Last week, my first graders developed their Scratch code, and their game designs started to take shape. They learned a little more code, and a lot more about communication and collaboration! This week, my aim was to support the students in developing their groupwork skills by ensuring that each group member had a specific role.
Today’s learning: Software engineers test their code
Last week, the students added a lot of code to their programs. Problem was, most of it didn’t work. Although the students had picked up the Scratch interface very quickly, simple mistakes prevented their games from being playable. I wanted the students to understand that just as good writers re-read and edit their writing, good coders test their code to check that it achieves what they originally intended it to achieve. If you missed them, click the thumbnail to download all of our learning outcomes for this unit.
Step 1: Testing
After explaining the importance of ongoing testing, I divided each group into ‘testers’ and ‘coders’ and discussed the specific responsibilities of each role. Testers would be responsible for finding out whether the code worked as intended, and reporting their findings back to the group. Coders would be responsible for listening carefully to the testers, fixing any problems found by the testers. The coders went off to work on a different activity, while the testers received their ‘tester checklists’ and got down to work testing their groups’ code and recording their findings.
Step 2: Reporting
Armed with their checklists, the testers and coders met to discuss the testers’ findings. This was where communication in the class got really interesting. Some of the testers immediately saw why the code was not working, and wanted to fix it straight away. Some of the coders wanted to ignore the bugs and just work on adding more code. However, the clearly defined roles of tester and coder helped the students to work together without too much conflict over who should do what. Click the thumbnail to the left to see some of the great feedback the testers gave to the coders! Once the testers had reported their findings, they went off to work on another activity, leaving the coders to do their jobs.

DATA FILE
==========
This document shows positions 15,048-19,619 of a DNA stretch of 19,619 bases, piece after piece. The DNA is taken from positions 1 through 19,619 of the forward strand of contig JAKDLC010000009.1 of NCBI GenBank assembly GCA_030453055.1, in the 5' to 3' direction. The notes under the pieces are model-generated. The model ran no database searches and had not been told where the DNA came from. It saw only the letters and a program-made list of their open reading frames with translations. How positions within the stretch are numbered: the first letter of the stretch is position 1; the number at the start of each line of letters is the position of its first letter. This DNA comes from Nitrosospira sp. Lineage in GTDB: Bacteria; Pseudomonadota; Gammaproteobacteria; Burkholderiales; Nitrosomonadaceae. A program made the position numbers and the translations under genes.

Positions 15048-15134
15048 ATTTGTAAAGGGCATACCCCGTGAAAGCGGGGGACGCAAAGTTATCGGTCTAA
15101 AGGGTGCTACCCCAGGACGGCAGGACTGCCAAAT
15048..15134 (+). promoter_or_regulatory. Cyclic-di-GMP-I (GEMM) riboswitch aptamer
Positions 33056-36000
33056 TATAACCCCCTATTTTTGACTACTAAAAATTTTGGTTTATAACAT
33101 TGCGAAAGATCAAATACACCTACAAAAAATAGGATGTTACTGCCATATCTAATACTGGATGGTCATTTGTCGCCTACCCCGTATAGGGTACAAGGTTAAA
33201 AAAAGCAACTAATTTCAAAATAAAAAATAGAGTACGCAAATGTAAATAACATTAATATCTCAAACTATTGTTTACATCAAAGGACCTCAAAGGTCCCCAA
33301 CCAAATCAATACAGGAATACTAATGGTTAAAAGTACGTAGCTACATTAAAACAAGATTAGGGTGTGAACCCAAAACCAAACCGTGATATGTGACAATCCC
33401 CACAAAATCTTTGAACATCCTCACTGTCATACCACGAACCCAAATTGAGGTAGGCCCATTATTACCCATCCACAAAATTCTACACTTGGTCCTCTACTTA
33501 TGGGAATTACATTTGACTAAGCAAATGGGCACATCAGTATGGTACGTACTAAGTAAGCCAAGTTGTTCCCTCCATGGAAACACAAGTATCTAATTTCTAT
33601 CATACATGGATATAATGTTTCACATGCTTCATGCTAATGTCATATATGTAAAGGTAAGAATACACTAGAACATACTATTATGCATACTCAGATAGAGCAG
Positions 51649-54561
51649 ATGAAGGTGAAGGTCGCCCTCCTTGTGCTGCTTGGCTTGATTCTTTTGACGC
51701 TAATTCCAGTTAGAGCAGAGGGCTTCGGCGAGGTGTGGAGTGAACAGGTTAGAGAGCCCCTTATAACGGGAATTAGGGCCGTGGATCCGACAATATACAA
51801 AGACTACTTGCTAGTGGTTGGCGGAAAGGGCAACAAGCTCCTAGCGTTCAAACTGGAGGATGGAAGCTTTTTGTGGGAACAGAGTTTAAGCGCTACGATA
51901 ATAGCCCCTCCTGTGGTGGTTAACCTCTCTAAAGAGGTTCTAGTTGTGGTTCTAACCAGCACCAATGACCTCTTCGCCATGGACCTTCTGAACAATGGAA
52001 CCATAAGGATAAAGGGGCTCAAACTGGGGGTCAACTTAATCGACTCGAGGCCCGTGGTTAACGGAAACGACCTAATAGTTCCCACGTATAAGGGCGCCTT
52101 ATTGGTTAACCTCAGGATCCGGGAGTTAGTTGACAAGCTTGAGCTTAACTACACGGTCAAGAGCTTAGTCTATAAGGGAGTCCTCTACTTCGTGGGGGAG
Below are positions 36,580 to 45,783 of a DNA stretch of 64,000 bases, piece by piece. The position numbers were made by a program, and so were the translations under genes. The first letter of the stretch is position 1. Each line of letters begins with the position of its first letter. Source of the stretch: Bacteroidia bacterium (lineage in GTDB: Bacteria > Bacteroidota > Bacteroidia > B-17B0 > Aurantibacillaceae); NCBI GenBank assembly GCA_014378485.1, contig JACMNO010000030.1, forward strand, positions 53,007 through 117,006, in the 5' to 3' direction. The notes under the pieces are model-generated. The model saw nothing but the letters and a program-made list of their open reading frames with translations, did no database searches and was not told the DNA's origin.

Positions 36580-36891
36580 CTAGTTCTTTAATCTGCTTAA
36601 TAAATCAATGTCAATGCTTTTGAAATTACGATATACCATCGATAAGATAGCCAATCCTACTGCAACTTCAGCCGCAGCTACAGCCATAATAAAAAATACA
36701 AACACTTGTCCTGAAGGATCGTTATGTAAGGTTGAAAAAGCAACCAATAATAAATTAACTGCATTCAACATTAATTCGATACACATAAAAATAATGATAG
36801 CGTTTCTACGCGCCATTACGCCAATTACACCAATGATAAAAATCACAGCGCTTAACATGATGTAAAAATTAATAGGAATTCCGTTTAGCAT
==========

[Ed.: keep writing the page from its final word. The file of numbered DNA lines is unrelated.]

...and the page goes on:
Step 3: Bug-fixing
Following the testers’ feedback, the coders got to work making sure that all their sprites were a good size and had a set starting position. Having a specific, finite task helped the coders work together in groups of 2 or 3 without too much conflict. We continued using the ‘turn tokens’ for some groups to make sure that everyone got a turn adding some code. As a reminder, the printable commands that students need to set the positions of their sprites can be downloaded here. By the end of the hour, all groups had a working game, and were able to move their sprites around using the arrow keys on the keyboard. We met as a class at the end of the lesson to test everyone’s games. They were all different! While most of the groups had chosen an animal or person as their main sprite, we did have one game featuring walking bunch of bananas as its main character – got to love kids’ imaginations!